Reality Check: Maybe We Ought to Ask…What Does Daycare Cost?

Those who can’t count should cut the accountability clamour. I am referring to the fear-mongering that directly funding families rather than daycare will increase beer and popcorn sales.

Some info for this fact-starved discussion:

The daycare lobby says high quality universal daycare that pays workers as much as school teachers will cost 1 per cent of GDP. That’s $10.5 billion/year in Canada—not including children over 6 which they want to include.

It is complete fiction, to put it nicely. Daycare costs are grossly underestimated in order to sell it to the arithmetically-challenged.

The amount is not based on actual cost projections. The source is the “targets” set by the European Commission Network on Childcare and Other Measures to Reconcile Employment with Family Responsibilities. This same gang says babies and toddlers should be “trusted with the freedom to explore out of the range of adult gaze.” Really. This ideological nonsense is imported to Canada by the fully tax-funded Childcare Resource and Research Unit at the University of Toronto (

But the facts are out there.

The pro-daycare RAND Corporation, the giant US military-industrial think-tank, asked daycares about costs. Excluding capital, rent, major repairs, and food, costs averaged US$15,217 per year for infants. For age 2, US$11,827. For age 3-5, US$9,678.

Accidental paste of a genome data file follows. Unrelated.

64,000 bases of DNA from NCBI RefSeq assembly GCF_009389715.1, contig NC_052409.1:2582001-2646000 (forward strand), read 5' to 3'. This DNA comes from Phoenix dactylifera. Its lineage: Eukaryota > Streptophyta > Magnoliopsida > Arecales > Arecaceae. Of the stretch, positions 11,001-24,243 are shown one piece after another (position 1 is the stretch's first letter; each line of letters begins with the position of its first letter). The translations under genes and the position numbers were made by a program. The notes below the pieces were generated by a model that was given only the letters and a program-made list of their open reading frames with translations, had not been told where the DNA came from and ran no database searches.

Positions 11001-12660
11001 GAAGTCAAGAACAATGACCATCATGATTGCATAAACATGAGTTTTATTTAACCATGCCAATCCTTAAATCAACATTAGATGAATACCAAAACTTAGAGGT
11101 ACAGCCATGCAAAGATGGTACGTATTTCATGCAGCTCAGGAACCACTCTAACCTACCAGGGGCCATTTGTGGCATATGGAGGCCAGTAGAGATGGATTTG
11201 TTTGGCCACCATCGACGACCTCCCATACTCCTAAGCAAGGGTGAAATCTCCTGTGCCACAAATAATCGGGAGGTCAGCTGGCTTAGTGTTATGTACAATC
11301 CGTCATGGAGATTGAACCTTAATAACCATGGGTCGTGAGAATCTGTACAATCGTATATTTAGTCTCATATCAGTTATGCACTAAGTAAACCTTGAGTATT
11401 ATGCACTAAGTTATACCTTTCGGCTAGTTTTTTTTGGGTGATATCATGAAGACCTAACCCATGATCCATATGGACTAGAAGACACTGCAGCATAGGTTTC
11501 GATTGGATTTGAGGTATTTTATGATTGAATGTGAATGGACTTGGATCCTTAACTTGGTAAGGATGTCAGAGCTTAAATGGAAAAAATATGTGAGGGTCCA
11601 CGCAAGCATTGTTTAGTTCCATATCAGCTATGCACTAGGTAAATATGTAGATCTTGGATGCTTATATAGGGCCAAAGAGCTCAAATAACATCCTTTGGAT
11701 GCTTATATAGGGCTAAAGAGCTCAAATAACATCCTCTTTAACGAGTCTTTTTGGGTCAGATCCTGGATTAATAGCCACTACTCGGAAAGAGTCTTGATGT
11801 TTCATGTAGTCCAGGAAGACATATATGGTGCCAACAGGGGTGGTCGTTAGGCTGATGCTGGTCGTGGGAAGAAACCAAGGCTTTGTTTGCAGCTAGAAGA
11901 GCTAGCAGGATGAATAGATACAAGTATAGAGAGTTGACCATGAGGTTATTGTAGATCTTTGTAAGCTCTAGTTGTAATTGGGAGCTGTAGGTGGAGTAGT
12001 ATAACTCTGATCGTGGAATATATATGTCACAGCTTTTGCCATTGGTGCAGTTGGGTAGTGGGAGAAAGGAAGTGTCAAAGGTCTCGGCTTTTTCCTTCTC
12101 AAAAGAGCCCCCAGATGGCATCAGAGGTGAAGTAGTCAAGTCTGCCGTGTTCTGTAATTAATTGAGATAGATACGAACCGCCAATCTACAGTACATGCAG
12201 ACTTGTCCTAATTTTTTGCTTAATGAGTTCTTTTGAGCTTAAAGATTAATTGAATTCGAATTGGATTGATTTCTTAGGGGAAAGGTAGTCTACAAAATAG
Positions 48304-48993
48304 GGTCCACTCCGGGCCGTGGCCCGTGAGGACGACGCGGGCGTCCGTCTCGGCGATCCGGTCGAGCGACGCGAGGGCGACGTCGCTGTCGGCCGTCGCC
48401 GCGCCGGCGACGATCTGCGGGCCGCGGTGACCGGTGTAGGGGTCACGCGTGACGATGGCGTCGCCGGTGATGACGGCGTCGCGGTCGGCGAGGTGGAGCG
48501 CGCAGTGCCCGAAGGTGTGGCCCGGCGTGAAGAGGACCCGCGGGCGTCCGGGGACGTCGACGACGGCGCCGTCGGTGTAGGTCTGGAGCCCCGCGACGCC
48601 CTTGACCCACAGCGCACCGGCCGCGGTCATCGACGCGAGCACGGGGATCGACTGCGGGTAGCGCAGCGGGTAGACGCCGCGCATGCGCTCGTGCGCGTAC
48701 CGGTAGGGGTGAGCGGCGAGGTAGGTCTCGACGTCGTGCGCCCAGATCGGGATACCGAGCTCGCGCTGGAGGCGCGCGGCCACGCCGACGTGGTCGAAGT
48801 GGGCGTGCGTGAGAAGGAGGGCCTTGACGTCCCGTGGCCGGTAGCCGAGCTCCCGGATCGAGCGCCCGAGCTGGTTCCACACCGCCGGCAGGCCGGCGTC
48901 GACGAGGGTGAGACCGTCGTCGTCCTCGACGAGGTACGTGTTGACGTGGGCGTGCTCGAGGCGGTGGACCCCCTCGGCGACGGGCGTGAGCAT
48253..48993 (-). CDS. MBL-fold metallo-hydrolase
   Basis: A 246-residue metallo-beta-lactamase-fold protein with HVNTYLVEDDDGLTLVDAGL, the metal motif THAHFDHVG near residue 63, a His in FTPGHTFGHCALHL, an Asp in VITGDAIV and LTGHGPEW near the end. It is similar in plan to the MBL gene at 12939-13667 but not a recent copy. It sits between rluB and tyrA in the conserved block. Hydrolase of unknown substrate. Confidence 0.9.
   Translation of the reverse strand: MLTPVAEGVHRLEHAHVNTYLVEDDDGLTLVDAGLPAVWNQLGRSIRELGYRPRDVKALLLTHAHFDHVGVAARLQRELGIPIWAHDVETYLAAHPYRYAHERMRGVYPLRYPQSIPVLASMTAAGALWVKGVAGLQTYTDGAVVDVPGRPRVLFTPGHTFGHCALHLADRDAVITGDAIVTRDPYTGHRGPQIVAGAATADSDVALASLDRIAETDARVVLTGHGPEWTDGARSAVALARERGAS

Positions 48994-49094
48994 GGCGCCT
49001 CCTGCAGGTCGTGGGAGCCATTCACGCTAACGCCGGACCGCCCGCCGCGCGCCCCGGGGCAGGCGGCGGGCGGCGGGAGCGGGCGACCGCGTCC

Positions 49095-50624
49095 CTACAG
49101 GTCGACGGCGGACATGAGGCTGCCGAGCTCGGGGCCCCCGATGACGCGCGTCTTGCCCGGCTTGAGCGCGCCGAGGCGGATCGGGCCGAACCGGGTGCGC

This compares to the BC government’s 1999 assessment of $14,604 per year for infant/toddler care, and $8,592 for age 3-5.

It compares to the Swedish operating costs subsidy to daycare centres averaging US$25,000 per year for a family of 1.5 children.

What about the TOTAL costs?

$20,000 per space is a very low estimate attempting to include bureaucracy, capital, repairs, rent, regulatory, and training costs. This is based on maintaining existing wages. It is also based on maintaining the staff:child ratios and low quality found in the majority of daycares in the US, Sweden and Canada, according to the US National Institute of Child Health and Human Development, the Swedish Ministry of Education, and the “You Bet I Care” report.

What about the cost of the promised system: well-paid, universal, high quality daycare for all 0-12?

For a universal program for age 0-5—over 2 million children—that’s $40 billion per year. For high quality and teacher-level wages, that could easily double. Include out-of-school care for children 6-12, and it’s anywhere from $50-100 billion.

We are offered 11 billion over 10 years, $1.1 billion per year, about $500 per year per child 0-5. Looks like they’re expecting most parents to look after their kids without government support after all, without even beer or popcorn.

Someone forgot to say “thanks mum and dad!”

Helen Ward,
Kids First Parent Association of Canada